"The sky is blue, the grass is green and we were adopted."
I'll never forget sitting at dinner with Sam when she spoke those words. I have always felt truth in that statement, but realizing that not all adoptees felt the same way only begun to really affect me recently.
My parents Judi and Brad always told me that I was their little gift from God, and I've always felt that with their unconditional love.
Never did I yearn for a search of my biological parents. I never felt a missing piece or a hole that needed to be filled. I know most expected that from me and for a long part of my childhood. I always wondered why I didn't feel that longing; was it weird that I didn't feel the need?
Having always been an independent woman, I guess I always had the love and acceptance of my parents. I didn't need much more. I've always felt -- though perhaps overbearing at times -- such an abundant amount of love that I was almost blinded by the love of my family in the best way possible. My brother and I grew up together even though he was from my mom's first marriage. Technically he's my stepbrother but would I ever call him that? Never. Is he that? No, he's just my brother. Just like my mom and dad aren't my "adoptive parents," that's just silly to me. There is no "normal," it is what it is and we were always more than OK with that.
My desire to search for my birth parents never went further than a simple question of curiosity. How was my personality designed? Where did my musicality and performance skills came from? Was it nature or nurture? It could have been my parents starting me at such a young age in dance and singing lessons, getting me the best training possible; or perhaps my biological parents were musical. Were they outgoing like me or more introverted? It was definitely a curiosity but nothing more than a fun thought to ponder. I never expected anything beyond that inkling of wonder.
My success in theatre and TV at a young age allowed me to find a community of creative, beautiful human beings that took me in and made me feel like I was home. In theory, I had another family of sorts. As I sit here in this moment, I realize that I had so many places and families where I felt like I belonged that I never needed to entertain that small curiosity in the back of my mind. Sure, I went through what most "normal" teens go through: fitting in, finding ourselves, wearing the right outfit to school, praying you have someone to eat lunch with or not being picked last in gym. But I know I was blessed. I got to grow up in a town where people were accepting of a diverse group of people. I had good friends and a great education. I know this isn't always the case. I'm not here to gloat about how good I had it -- that's not what I'm getting at. I have my own share of problems and issues, but gratefully, I wasn't bullied or beaten up. Adoption was also not an issue for me and I'm here to shed a positive light on it, as I try to do on all things in life.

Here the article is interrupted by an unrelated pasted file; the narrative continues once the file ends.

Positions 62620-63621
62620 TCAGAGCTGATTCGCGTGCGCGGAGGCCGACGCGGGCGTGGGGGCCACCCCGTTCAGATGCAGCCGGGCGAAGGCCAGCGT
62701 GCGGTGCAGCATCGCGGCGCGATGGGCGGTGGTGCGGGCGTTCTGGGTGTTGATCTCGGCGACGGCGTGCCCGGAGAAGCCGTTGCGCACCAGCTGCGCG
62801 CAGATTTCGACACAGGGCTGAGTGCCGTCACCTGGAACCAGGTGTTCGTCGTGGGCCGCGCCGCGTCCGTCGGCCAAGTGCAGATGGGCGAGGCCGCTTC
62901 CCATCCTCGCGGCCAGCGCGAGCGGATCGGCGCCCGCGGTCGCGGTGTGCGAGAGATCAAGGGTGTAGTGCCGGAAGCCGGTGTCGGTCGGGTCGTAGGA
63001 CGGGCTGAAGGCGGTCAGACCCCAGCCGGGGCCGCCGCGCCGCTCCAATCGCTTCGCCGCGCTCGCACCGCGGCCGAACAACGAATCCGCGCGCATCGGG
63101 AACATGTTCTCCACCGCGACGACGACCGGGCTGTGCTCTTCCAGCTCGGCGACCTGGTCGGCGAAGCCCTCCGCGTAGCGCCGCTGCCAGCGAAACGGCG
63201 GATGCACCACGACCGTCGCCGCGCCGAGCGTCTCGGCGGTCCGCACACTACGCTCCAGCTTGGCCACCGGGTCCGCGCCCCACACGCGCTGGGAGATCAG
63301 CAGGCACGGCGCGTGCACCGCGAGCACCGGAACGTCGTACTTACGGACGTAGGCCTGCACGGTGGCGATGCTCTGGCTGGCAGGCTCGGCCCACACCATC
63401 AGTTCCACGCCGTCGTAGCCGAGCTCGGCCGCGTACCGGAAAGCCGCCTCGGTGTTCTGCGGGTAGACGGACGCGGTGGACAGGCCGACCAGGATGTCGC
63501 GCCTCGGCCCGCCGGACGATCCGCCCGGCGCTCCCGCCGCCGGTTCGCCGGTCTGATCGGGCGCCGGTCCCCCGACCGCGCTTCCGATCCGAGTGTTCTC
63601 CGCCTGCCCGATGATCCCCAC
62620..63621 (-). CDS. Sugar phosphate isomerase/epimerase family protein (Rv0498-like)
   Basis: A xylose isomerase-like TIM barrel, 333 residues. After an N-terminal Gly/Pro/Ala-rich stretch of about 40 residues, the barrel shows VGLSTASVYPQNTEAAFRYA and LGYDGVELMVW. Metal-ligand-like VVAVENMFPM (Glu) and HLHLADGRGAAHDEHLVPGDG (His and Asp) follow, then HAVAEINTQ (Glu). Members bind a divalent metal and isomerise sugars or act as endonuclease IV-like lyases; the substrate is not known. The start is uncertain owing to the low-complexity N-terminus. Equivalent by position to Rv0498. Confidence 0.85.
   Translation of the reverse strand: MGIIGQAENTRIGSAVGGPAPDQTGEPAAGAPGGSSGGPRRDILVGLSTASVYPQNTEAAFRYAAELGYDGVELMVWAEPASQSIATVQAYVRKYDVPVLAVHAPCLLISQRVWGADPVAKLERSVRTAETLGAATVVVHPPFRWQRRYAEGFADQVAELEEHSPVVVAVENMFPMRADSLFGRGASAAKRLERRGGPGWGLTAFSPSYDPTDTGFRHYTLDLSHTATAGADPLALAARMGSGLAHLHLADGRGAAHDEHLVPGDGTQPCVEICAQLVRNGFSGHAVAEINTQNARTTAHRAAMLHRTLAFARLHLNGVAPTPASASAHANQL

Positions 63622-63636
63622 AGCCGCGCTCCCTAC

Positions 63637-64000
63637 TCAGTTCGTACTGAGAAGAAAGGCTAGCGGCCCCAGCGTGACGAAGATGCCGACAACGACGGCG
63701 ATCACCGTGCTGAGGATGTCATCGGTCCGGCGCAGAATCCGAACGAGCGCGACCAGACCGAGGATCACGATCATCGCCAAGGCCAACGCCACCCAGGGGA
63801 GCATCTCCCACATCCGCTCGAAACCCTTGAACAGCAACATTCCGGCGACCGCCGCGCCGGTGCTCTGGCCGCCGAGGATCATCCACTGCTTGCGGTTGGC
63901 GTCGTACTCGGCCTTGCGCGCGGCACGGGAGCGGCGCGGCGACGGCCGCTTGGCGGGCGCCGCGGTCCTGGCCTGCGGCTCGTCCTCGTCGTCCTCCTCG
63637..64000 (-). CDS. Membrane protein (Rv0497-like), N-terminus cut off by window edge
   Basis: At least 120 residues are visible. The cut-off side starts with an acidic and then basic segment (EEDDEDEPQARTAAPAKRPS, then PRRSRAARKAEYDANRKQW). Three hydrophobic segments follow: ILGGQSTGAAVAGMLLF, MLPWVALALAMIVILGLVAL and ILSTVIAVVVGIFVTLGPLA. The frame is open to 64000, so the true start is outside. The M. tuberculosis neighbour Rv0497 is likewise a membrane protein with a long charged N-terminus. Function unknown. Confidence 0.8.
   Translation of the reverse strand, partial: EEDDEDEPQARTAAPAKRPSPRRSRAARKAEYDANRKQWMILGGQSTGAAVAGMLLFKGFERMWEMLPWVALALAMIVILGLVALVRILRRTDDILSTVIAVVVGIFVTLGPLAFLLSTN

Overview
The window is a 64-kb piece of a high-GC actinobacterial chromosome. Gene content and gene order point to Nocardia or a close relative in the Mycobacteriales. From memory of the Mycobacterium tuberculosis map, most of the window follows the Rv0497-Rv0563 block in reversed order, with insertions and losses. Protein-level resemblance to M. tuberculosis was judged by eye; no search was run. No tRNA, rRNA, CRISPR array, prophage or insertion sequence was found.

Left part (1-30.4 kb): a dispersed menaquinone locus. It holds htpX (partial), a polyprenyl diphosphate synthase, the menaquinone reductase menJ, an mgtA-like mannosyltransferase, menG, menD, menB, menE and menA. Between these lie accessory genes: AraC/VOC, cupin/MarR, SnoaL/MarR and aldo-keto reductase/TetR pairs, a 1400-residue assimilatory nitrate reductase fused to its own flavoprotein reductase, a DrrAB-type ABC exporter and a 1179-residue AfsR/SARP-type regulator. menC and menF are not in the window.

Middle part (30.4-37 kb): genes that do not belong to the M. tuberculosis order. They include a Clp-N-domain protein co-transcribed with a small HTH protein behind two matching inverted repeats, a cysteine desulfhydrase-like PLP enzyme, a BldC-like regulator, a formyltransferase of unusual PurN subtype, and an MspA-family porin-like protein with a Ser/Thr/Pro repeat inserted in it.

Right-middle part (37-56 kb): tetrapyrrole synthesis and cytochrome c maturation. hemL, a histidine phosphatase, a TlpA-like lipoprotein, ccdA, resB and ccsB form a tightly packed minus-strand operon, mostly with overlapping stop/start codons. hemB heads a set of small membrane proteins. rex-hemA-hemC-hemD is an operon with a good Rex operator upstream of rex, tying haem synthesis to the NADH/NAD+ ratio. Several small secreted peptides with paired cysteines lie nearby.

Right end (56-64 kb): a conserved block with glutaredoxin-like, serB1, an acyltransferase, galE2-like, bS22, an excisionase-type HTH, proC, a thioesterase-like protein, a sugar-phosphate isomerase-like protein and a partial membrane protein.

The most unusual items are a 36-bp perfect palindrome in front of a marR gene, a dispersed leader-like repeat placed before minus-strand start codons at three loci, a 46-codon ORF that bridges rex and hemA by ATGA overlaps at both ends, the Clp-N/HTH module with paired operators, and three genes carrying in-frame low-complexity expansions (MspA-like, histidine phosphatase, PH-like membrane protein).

As an Asian American actress I always knew my chances were slimmer than the blonde with blue eyes. I was a minority. I knew that there weren't as many opportunities -- but how do you just accept that? I worked to change their minds. I pushed and I did what I could. There's a certain level of acceptance you must have and there's a fine line I rode by pushing the envelope and going in for the things where they didn't want to see an ethnic girl. It works sometimes, other times it doesn't. I learned that very early in my childhood and I use that now for my adult career as well. People ask how is it being an "Asian actor" in the industry? In my head, I say, "what do you mean? I'm an actor, like everyone else. No one is the same, everyone looks different, acts differently, I'm just an actor."
It wasn't until Sam and I started Kindred that I felt the desire, now at the age of 28, to start looking into my background. Let me be clear: it is a desire, not an obligation. We have received all these beautiful emails with adoptees stories about their search, their yearning to begin it, or their questions of "what if." They have left me inspired and it ignited a fire inside that has never been there before. We have read such a wide range of emotions, expectations and conclusions that people have reached on their own personal journeys.
Am I ready to meet my birth mom? Not yet. Is she even alive? Who knows. I've just begun the process to get my paperwork from the adoption agency. It's exciting, scary, exhilarating and engaging. I'm taking baby steps and looking forward to being open to all the possibilities like our other brave KINDRED seekers.
Our Kindred Gala is this coming Tuesday, April 5th at the Highline Ballroom. We need help. Help us build this community for all those who continuously redefine the meaning of family. This is the very reason why I spend my free time working on the Kindred Foundation for Adoption.
My name is Jenna and I am taking this oath to be open to all the possibilities that may come my way. I have no expectation but only to know that I am loved for who I am. I accept the things I cannot change and go for the things I want most. I am accepted and will continue to make mistakes, reach farther, feel more and love deeper. I will make it my duty to be sure that all adoptees know that they are loved, wanted and are not alone.